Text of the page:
An elderly driver facing motor vehicle homicide charges in the death of a 7-year-old Halifax boy is the latest in a string of pedestrian crashes across the region, and served as a grim reminder to some area families who have lived through similar ordeals.

An elderly driver facing motor vehicle homicide charges in the death of a 7-year-old Halifax boy is the latest in a string of pedestrian crashes across the region, and served as a grim reminder to some area families who have lived through similar ordeals.

The Saturday crash bore similarities to a fatal crash last month in Stoughton, in which an 88-year-old driver has been charged with striking and killing a 4-year-old girl on a crosswalk.

Marcia Chadbourne, 76, was charged with motor vehicle homicide by negligent operation and failure to yield at a crosswalk following the weekend accident on Route 106 in Halifax, police said.

Police said Herbert Whitaker IV, 7, of Halifax, was struck and killed by a car driven by Chadbourne as the boy tried to ride his bike across the street on a crosswalk behind his father.

The Whitaker family declined comment from their Fairway Drive home in Halifax on Sunday afternoon.

Chadbourne’s husband, Wesley Chadbourne, raised his hands in the air Sunday afternoon when asked about the incident.

“What can you say?” he said in the doorway of the couple’s Colchester Street home.

His wife was inside taking a nap, he said, before declining further comment.

The crash occurred just before noon on Saturday in the area of 546 Plymouth St., a few feet from the Halifax police station.

Chadbourne “just didn’t see the boy on the bicycle,” Halifax police Sgt. Ted Broderick said.

On Sunday, a toddler and a 32-year-old woman were seriously injured by a 71-year-old driver while they were on a sidewalk in Somerville around 3 p.m. As of Sunday night, the woman remained in critical condition, and the 2-year-old boy was listed in serious condition, according to the report.

Grim reminder

News of the crash sent familiar shockwaves to Fred Villa in Abington, one month after his 5-year-old great-niece, Brandy Rix, was struck and seriously injured in a pedestrian crash.

The girl was in a crosswalk on North Avenue in Abington with her mother and three siblings when she was struck by a medical transport van on June 17.

“It happened again, so when is it going to stop?” Villa, 58, said Sunday after learning of the fatal pedestrian crash in Halifax.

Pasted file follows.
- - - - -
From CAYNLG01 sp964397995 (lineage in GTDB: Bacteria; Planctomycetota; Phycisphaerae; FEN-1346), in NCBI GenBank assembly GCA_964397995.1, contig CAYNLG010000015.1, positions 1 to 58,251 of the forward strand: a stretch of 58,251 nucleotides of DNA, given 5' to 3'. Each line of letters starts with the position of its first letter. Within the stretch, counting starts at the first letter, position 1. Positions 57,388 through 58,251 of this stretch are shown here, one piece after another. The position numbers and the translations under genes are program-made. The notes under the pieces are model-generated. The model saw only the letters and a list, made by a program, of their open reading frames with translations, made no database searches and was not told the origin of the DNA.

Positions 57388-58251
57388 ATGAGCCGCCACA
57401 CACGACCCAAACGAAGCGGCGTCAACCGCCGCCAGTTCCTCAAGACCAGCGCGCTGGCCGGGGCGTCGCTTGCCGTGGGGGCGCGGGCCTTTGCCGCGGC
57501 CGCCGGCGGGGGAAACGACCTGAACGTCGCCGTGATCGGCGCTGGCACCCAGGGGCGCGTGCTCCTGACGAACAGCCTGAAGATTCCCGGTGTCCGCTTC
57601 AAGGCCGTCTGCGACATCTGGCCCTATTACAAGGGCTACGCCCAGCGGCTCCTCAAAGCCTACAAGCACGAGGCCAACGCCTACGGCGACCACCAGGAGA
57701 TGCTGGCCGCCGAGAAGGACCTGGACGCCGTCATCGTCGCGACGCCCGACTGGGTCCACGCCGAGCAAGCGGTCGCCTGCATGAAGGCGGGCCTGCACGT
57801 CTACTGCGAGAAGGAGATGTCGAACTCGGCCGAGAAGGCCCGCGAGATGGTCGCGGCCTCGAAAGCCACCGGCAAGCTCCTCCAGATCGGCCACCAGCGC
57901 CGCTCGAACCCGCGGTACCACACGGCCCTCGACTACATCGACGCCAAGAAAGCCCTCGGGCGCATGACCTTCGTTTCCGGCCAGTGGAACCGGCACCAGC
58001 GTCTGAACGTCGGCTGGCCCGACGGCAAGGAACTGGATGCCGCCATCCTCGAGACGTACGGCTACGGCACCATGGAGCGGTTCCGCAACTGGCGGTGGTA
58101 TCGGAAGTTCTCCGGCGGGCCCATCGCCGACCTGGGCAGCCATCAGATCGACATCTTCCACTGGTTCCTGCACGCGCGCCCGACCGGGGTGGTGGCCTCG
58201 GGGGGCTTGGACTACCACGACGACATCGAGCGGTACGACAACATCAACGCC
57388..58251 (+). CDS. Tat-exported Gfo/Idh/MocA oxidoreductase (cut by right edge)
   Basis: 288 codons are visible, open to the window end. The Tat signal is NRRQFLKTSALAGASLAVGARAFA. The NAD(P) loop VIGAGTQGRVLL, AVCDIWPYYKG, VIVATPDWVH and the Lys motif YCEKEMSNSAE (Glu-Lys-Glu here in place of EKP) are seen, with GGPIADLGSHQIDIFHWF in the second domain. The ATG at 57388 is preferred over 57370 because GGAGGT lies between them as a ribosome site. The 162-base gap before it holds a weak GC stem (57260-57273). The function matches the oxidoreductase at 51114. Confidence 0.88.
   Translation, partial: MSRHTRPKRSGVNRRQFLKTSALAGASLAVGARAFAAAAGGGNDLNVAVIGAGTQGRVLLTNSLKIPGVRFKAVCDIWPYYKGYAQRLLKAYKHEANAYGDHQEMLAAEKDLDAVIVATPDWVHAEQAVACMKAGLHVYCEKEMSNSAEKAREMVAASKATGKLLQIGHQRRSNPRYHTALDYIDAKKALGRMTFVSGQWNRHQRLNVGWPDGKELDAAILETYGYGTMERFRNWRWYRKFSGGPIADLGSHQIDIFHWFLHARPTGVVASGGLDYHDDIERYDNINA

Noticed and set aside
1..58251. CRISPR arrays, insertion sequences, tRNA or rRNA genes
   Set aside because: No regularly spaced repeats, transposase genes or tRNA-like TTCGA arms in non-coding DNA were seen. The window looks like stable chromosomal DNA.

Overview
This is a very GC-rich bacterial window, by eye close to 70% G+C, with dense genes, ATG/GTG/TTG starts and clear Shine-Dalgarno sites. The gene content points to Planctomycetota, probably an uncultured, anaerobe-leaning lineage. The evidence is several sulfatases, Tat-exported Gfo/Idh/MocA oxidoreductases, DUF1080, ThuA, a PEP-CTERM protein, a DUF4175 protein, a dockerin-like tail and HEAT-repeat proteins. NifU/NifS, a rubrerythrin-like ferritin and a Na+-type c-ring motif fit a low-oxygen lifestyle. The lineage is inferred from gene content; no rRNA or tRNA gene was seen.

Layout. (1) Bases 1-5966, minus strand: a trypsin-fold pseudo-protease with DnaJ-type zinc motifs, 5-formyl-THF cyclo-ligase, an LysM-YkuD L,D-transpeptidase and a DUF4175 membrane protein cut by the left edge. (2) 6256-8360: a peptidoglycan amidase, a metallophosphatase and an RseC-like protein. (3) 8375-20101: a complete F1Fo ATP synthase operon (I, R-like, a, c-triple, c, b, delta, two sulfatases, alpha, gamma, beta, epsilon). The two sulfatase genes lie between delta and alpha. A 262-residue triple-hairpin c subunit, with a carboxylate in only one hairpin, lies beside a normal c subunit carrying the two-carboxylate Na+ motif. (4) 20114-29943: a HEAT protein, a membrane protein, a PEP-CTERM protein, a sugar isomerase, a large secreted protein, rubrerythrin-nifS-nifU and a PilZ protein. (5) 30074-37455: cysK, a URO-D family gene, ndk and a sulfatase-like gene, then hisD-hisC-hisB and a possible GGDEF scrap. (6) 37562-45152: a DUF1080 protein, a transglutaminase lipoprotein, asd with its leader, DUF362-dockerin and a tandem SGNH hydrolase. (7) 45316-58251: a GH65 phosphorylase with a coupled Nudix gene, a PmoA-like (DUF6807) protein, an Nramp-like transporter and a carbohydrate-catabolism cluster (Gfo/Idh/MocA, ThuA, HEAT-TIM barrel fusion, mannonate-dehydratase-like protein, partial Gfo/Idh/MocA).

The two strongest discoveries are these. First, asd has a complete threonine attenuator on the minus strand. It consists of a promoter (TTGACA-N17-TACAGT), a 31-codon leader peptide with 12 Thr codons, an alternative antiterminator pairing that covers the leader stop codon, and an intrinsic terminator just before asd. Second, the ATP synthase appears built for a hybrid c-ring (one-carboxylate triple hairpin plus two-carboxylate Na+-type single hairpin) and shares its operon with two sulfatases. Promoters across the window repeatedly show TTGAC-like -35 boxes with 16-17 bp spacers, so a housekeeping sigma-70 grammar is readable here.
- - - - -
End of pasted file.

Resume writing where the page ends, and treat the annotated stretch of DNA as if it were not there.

Brandy suffered broken bones throughout her body, including a fractured skull, and is now home from a Boston hospital recovering with three “pins in her leg,” Villa said.

“It’s just going to take time,” Villa said of her recovery.

Over in Avon, the weekend crash brought back painful memories for Tina Casey, whose 5-year-old boy, Christopher, was killed in a pedestrian crash four years ago.

She and Christopher were walking along Route 28 in Avon on July 6, 2005, when a minivan struck and killed her son and seriously injured Casey.

Casey, who was in a medically induced coma at Boston Medical Center following the accident, said she is still trying to heal from the pain of losing her young son.

“It hurts,” said Casey, who formed a homicide grievance group in Brockton to help other grieving families after her son was killed.

She offered her condolences to the Whitaker family in Halifax. “My heart goes out to them,” she said.

Calls for road tests

This year’s string of vehicle accidents involving drivers 70 and older has lent increasing urgency to the debate over whether more frequent vision and road tests are necessary for the state’s aging population.

But Casey said all drivers — not just the elderly — should be retested every five years.

“They don’t stop. They don’t remember what they were taught. They do, but they don’t care,” said Casey, adding she feels that elderly drivers are being “singled out.”

Meanwhile, a growing makeshift memorial for Herbert, known to neighbors as “Royce,” could be seen at the site of the Halifax crash on Sunday.

A bouquet of flowers sat next to the crosswalk under a bright yellow sign warning drivers about crossing pedestrians. Several extinguished tea lights and candles and a white cross attached to the utility pole were nearby, along with the words “We will miss you Royce” handwritten on a small card.

On nearby Fairview Drive, where the boy lived with his family, a neighbor said he was saddened to hear about his sudden death.

“It’s so close to home,” said Dan McIver, a father of two, including a 7-year-old boy. “The whole neighborhood is pretty shocked.”

Chadbourne will be sent a summons to appear in Plymouth District Court in the near future, police said.

Halifax police have also asked the Registry of Motor Vehicles to declare Chadbourne an “imminent threat” and to revoke her license.

Enterprise writer Maria Papadopoulos can be reached at mpapadopoulos@enterprisenews.com.